Nightmares Can Be Murder

Nightmares Can Be Murder

by Mary Kennedy

Paperback(Mass Market Paperback)

$7.99
View All Available Formats & Editions
Usually ships within 6 days

Overview

Dream Team

Business consultant Taylor Blake has returned to Savannah, Georgia, to help her sister Allison turn her dream of running an old-fashioned candy store into a reality. Allison is also interested in dream interpretation and invites Taylor to her Friday night Dream Club, where members meet once a week to share and analyze their dreams.

When a local dance instructor, Chico Hernandez, is found dead in his studio, and the murder scene has an eerie resemblance to one of the dreams shared at their meeting, Taylor can’t help but be intrigued. And when her sister, who was briefly involved with the dance teacher, becomes the prime suspect, Taylor and their fellow club members can’t be caught napping. It’s up to them to dream up a solution to the murder before Allison faces a real-life nightmare.


Related collections and offers

Product Details

ISBN-13: 9780425268056
Publisher: Penguin Publishing Group
Publication date: 09/02/2014
Series: A Dream Club Mystery , #1
Pages: 304
Sales rank: 640,651
Product dimensions: 4.20(w) x 6.70(h) x 0.90(d)
Age Range: 18 Years

About the Author

Mary Kennedy is the national bestselling author of more than forty novels, including the Talk Radio Mysteries. She was the recipient of an award from the National Endowment for the Arts for “artistic excellence in literary fiction.” She is also a practicing clinical psychologist.

Read an Excerpt

1

Friday, June 2, 8:00 p.m.

“You know I don’t believe in dreams.” How can I? I’m one of the small percentage of people who never dream. I fall into bed and it’s total oblivion for the next eight hours. My brain powers down to sleep mode. No fragments of memories, no images, no dramatic storyline to analyze when I wake up. No dream content, period.

And I have to confess, I like it that way.

“I’m not trying to convert you, sis. You say you don’t dream, and you don’t believe in dreams. Okay, I get it. Some of us feel differently, you know. I think of a dream as a little window into my subconscious.”

Allison looked distracted as she scurried past me, putting the finishing touches on a platter of delectable-looking petit fours. The bite-sized cakes were calling to me with their sugary little voices, nestled in a checkerboard pattern on a hand-painted porcelain tray. Ali strategically placed dark chocolate truffles in between them and stepped back to admire her work.

Very Savannah, I decided. Elegant, sophisticated, with a cosmopolitan flair. I was dying to grab a tiny cake and pop it in my mouth, but I knew it would ruin the look of the platter. As Ali says, it’s all about presentation.

“I’m totally out of my element with this stuff,” I went on. “Dream interpretation. The paranormal. Psychic phenomena. Things that go bump in the night. Tarot readings. Voices from the beyond—”

“Okay, enough, Taylor! You’ve made it very clear how you feel.” A hint of a frown crossed her face, and she blew out a little sigh. I couldn’t tell if she was exasperated with me, or just a tad stressed out over playing hostess. We’ve had this conversation dozens of times and have never come to a meeting of the minds. “Here’s the deal. I won’t ask you to share your history of childhood night terrors, and you don’t have to be a believer to enjoy yourself tonight. Anyway, it’s not as woo-woo as you think. Scout’s honor.” Ali quirked an eyebrow and held up three fingers in the Girl Scout salute.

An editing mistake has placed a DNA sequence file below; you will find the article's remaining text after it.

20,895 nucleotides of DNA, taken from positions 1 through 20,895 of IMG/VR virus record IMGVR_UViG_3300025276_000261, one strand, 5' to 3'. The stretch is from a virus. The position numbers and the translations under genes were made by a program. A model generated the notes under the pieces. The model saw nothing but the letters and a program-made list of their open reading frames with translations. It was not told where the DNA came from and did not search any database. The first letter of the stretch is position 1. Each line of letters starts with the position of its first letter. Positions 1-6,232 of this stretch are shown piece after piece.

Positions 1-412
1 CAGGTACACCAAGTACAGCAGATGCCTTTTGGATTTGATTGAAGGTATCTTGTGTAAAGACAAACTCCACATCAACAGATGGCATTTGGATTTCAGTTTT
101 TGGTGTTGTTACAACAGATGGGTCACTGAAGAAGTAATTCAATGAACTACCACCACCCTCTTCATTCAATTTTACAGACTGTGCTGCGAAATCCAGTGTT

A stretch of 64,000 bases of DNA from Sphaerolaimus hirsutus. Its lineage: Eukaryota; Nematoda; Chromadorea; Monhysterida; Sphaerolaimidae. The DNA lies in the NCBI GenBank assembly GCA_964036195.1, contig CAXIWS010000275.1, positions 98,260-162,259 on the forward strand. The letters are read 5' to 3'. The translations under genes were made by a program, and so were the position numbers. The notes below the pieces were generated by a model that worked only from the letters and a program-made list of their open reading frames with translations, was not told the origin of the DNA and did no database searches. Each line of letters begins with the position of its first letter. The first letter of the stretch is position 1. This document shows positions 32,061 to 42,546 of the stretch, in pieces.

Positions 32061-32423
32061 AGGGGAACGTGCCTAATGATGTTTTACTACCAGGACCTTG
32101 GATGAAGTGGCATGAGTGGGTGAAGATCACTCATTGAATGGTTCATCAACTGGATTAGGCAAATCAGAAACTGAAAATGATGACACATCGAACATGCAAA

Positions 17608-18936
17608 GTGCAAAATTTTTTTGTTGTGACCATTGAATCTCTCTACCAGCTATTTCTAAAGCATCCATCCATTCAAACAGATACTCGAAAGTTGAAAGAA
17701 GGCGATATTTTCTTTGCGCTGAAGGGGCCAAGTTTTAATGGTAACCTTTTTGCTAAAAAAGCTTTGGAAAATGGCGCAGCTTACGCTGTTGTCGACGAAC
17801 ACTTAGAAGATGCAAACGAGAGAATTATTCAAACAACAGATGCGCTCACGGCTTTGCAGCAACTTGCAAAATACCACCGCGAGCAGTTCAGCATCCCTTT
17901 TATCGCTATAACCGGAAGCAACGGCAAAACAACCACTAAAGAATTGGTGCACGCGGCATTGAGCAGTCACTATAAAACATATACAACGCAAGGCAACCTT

“I’ll take your word for it.”

“Just think of the Dream Club as an experience, an entertaining evening. It’s a fun way for me to socialize with my friends. Not everyone takes it seriously, but we do have a couple of die-hard psychics and intuitives in the group. Everybody has dreams, and all we do is try to make sense of them.”

“Okay, you win,” I said, pushing myself to sound positive. “You’ve certainly put out a nice spread. And the sitting room looks great.”

Ali had gone all out tonight. My sister seems to have inherited a Martha Stewart gene, and sadly, I didn’t. My Chicago condo is positively spartan compared to Ali’s place. I took a moment to appreciate the creamy taupe walls, the glossy white woodwork, the old brick fireplace with the white marble mantelpiece.

The whole room was bathed in a golden glow thanks to fat amber candles she’d placed on nearly every flat surface. Soft cello music was playing in the background, and the faint scent of lavender danced on the air.

“So tell me you won’t be grumpy and you’ll try to enjoy yourself.” Ali turned, flashing a smile that has melted my heart ever since we shared a crush on Bon Jovi, growing up in Muncie, Indiana. “Please? For me?” Her voice was warm, entreating, and she had little crinkles around her eyes.

“I’ll do my best.”

“That’s all I’m asking—just keep an open mind.” She gave me a friendly fist bump.

“You got it,” I agreed, giving in to temptation and snagging one of the petit fours. And then I took a second one, because the whole platter looked off-kilter with just one cake missing. Inudged the remaining cakes toward the middle and grabbed a third.

There, you can hardly see there’s a gap in the platter,I decided, chomping happily away. Melt in your mouth delicious. At least the food will be good,even if the rest of the evening turns out to be a snooze.